TMM: What is your favorite aspect about SXSW?

This year will be my 6th time attending SXSW! I’ve been three times for music, and this makes my third year in a row for film. There’s a real community surrounding the festival, which I always look forward to revisiting. I actually have some friends with equally busy lives where this has become our annual meet up! 

TMM: It seems like you’ve been really busy with work, but do you have any other projects outside of the soundtrack spectrum that you’ve been working on – personal or otherwise? 

I’ve done a few remixes under the name Atom Child for some friends. It’s a nice way for me to take a break from scoring, and play around with some new production techniques every now & then.

I’ve had the itch to work on some solo music for a while as well, but haven’t quite found the time yet. Usually by the time I finish a project, writing more music is the last thing I want to do. Thank god for Netflix!

TMM: On a similar note: can you share some exciting tidbits on any upcoming soundtracks that you’re working on or slated to work on?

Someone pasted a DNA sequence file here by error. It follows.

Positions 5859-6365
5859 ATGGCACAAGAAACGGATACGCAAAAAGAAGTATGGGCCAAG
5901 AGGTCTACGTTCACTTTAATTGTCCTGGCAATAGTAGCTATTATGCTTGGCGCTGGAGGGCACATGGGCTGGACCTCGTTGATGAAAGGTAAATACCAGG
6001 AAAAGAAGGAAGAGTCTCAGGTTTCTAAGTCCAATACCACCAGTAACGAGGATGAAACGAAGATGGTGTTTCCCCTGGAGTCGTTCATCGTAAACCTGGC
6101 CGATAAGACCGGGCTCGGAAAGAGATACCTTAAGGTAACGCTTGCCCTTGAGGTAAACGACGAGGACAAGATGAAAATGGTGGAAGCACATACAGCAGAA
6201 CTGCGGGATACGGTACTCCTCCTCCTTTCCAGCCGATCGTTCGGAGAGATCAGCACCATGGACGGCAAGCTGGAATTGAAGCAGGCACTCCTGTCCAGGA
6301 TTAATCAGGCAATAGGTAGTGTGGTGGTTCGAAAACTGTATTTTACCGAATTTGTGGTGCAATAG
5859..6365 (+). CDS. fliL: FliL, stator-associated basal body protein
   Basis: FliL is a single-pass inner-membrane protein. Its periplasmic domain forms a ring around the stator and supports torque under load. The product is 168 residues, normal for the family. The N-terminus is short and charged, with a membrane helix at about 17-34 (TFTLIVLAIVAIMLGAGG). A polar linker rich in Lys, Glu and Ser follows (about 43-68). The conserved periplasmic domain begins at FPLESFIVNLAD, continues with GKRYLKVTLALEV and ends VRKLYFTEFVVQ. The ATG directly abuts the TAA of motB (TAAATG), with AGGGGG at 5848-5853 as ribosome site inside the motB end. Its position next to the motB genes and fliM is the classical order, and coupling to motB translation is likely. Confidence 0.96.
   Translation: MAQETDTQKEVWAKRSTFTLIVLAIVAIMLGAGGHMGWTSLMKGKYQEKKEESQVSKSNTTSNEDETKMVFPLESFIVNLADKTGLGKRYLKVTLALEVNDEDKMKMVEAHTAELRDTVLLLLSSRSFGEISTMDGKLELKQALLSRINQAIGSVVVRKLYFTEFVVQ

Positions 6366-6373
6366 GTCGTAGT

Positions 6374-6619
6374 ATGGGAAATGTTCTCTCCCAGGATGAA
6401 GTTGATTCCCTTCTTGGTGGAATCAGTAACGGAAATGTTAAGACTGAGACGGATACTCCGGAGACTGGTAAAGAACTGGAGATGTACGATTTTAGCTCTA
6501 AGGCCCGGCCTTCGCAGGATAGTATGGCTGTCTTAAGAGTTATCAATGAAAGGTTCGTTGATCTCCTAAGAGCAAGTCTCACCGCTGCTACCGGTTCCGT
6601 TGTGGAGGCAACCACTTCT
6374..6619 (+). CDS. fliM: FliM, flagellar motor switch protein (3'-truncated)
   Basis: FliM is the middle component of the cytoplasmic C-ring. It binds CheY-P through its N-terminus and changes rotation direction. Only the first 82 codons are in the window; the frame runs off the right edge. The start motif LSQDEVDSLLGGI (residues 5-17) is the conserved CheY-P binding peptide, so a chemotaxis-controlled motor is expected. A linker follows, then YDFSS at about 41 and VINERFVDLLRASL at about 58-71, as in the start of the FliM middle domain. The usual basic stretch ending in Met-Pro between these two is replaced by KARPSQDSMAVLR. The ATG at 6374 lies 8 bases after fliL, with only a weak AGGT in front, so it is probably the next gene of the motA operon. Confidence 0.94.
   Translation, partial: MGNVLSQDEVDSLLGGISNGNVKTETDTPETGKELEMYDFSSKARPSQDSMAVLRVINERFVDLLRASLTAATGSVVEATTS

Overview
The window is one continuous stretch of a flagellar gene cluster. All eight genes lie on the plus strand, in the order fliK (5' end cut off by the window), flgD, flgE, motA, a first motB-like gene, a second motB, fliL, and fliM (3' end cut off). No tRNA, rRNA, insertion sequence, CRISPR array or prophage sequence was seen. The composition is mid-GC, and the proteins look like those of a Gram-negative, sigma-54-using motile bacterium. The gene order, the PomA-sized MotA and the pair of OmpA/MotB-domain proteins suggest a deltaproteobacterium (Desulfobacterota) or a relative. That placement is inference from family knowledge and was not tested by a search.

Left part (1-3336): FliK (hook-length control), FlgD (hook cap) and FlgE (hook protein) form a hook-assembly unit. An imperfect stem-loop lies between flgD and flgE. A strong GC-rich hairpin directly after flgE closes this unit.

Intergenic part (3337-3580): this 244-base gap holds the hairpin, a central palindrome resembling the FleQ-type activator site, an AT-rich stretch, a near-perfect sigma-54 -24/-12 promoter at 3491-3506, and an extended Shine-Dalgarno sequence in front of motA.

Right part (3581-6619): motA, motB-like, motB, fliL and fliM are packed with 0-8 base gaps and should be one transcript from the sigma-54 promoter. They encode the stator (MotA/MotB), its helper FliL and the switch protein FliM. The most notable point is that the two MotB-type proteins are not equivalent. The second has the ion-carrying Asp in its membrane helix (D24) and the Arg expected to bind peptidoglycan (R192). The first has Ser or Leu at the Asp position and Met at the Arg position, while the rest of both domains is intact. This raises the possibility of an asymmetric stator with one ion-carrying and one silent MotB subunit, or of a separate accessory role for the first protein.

I’ve just begun scoring my first TV show, which is something I’ve been wanting to try for a while. It’s a DirecTV original series called FULL CIRCLE. I’m only about a week in, and I can already tell how much of a different world it is from indie film & documentaries. Things happen fast! It really pushes you to get those writing muscles in shape, which is something I can always use more of. 

There are a couple potential films coming up later this year, which I am extremely excited about, but I don’t want to jinx anything. 

TMM: In the broadest sense, what is the main thing that drives you to create music?

I’ve never been a great storyteller when speaking directly. However, music has allowed me to surpass that roadblock, especially when it’s applied to film. It’s a way of communicating ideas that I might not be able to put into words.

TMM: I know you may have seen this coming, but I quickly want to bring up Passion Pit. I’ll be frank – are there any plans in your (potentially near) future to reunite with them (to a certain extent)?

There really hasn’t been any talk about it to be honest. I was pretty content with where I left things with them, and have really enjoyed diving into the film world. I do sometimes daydream about “what if we do a 10 year anniversary show?”, but who knows what the future holds.

Well, we’ll have more future SXSW updates as we descend into Austin next week so stay tuned!

Words by Carlo Chavez
Photos provided by Ian Hultquist